His critics call him a flaccid-faced fundamentalist, a sower of dissension in the churches, and a religious bigot. Time magazine once said that everything he touches “turns to schism.”
But even his sharpest accusers seldom underestimate his prowess. The Reverend Carl McIntire can stir up a controversy with a twitch of an eyebrow; he draws flak like a lightning rod draws zaps. And though he probably would deny it, he thrives on turbulence. His lightning on the right sparks his vast radio empire and his pulpit ministry.
None dare call him stupid. The onetime United Presbyterian clergyman knows how to milk dollars and disciples out of an issue. And he knows how to use the press he constantly berates for “misinterpreting, maligning, and slandering” him.
Once again the Collingswood warrior demonstrated his formidable mettle this month as he led the highly publicized Viet Nam Victory March in Washington, D. C. Never mind that the attendance was but a fraction of what he predicted; the redoubtable Mr. McIntire told reporters the rally was everything he had hoped for, and more.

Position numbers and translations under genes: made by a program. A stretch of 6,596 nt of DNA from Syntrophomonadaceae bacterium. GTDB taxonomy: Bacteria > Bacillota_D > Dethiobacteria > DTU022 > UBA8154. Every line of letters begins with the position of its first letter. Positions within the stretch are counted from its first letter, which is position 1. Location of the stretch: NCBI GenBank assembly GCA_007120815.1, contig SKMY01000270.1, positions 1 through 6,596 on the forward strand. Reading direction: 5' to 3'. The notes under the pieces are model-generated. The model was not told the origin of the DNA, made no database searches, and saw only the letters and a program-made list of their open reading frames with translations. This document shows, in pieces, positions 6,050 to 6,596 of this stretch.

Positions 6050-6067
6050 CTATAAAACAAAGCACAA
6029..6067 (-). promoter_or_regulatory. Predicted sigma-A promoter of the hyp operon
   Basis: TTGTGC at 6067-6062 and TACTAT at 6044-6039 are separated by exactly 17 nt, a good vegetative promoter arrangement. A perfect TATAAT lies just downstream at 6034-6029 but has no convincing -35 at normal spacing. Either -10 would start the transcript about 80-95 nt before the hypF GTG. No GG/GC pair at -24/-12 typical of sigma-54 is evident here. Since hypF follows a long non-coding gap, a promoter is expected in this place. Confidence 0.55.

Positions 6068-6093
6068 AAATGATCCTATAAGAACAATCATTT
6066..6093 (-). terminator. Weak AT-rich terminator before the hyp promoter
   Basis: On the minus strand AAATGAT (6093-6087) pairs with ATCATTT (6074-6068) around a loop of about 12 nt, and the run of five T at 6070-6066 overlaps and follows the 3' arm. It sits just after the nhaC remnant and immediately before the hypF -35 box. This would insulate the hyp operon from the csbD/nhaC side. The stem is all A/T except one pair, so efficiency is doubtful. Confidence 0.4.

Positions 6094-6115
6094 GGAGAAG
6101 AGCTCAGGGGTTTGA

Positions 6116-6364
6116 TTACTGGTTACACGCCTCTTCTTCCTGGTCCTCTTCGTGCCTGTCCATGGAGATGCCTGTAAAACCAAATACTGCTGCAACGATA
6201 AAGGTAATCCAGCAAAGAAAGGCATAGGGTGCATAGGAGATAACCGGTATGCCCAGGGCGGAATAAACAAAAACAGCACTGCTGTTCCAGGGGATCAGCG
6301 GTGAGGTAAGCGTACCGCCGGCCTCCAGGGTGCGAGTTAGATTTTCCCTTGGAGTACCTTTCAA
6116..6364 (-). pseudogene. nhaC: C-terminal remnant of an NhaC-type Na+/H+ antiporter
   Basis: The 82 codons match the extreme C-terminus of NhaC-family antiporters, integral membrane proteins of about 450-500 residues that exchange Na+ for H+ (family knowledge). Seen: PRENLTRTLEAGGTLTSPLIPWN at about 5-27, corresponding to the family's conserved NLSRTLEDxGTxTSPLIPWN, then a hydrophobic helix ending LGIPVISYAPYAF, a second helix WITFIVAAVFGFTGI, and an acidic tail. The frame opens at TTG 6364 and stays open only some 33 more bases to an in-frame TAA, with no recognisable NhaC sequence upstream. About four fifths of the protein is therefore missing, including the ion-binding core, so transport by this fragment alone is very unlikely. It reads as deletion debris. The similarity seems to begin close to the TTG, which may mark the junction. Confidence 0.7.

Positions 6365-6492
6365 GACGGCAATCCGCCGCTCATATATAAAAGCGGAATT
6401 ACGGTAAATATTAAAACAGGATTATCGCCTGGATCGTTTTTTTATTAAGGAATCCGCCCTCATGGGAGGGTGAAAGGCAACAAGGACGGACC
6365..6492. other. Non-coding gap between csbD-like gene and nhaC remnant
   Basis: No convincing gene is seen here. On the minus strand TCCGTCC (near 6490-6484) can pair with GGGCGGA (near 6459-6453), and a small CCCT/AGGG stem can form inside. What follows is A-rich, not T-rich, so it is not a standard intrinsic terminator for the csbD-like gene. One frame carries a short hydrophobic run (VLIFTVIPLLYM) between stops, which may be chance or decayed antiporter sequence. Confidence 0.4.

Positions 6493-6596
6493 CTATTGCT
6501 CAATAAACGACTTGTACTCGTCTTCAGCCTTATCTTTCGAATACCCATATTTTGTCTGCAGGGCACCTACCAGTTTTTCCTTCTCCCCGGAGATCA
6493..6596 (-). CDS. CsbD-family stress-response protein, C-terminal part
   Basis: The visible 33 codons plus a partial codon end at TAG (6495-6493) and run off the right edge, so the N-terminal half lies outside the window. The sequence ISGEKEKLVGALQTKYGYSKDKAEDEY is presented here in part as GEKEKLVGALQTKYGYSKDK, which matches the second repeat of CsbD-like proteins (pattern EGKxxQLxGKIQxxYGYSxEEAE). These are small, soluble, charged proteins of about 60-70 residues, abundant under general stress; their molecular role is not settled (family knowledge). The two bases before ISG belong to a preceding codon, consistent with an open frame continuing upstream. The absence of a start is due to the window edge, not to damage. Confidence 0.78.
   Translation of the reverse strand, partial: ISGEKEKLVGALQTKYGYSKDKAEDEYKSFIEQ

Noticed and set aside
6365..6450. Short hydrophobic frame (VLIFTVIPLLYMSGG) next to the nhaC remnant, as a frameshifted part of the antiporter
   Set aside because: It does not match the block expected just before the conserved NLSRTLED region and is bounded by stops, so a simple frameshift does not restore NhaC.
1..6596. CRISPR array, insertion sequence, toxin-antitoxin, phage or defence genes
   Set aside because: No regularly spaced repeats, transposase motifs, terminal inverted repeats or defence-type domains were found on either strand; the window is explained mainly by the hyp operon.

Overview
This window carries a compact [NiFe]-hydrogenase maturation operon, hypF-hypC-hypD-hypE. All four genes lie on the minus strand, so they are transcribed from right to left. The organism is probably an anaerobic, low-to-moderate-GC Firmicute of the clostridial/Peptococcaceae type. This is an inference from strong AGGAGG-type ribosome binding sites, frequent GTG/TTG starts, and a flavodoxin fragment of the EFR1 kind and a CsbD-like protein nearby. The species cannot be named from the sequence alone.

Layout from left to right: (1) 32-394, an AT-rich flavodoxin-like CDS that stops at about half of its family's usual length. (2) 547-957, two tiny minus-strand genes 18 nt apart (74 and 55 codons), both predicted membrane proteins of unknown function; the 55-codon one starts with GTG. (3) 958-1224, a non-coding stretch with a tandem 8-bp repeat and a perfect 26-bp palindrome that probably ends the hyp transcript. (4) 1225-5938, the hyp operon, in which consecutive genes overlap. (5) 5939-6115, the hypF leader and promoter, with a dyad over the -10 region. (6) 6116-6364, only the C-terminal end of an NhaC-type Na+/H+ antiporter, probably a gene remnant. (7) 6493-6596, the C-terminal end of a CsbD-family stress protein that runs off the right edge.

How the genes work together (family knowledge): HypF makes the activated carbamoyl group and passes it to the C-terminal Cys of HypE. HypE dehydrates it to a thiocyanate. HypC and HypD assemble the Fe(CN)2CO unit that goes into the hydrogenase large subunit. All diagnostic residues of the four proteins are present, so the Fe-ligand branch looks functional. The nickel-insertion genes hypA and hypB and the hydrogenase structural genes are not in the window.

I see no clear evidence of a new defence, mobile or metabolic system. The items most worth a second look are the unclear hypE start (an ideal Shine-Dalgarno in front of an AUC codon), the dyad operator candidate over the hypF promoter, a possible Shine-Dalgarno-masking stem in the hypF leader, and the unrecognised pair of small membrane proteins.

Who would have thought a 64-year-old fundamentalist preacher would come within a star and a stripe of coaxing the hawkish vice-president of South Viet Nam to address a victory rally in the capital of the United States? When McIntire announced a month before the rally that Nguyen Cao Ky would speak, he sent usually unflappable political Washington reeling.
And Ky’s cold feet only confirmed what McIntire already suspected: Nixon didn’t want to win in Viet Nam. “Nixon is responsible himself … for keeping Ky from speaking to us,” McIntire told the audience massed at the Washington Monument October 3. Accusing the administration of violating free speech by preventing ...1
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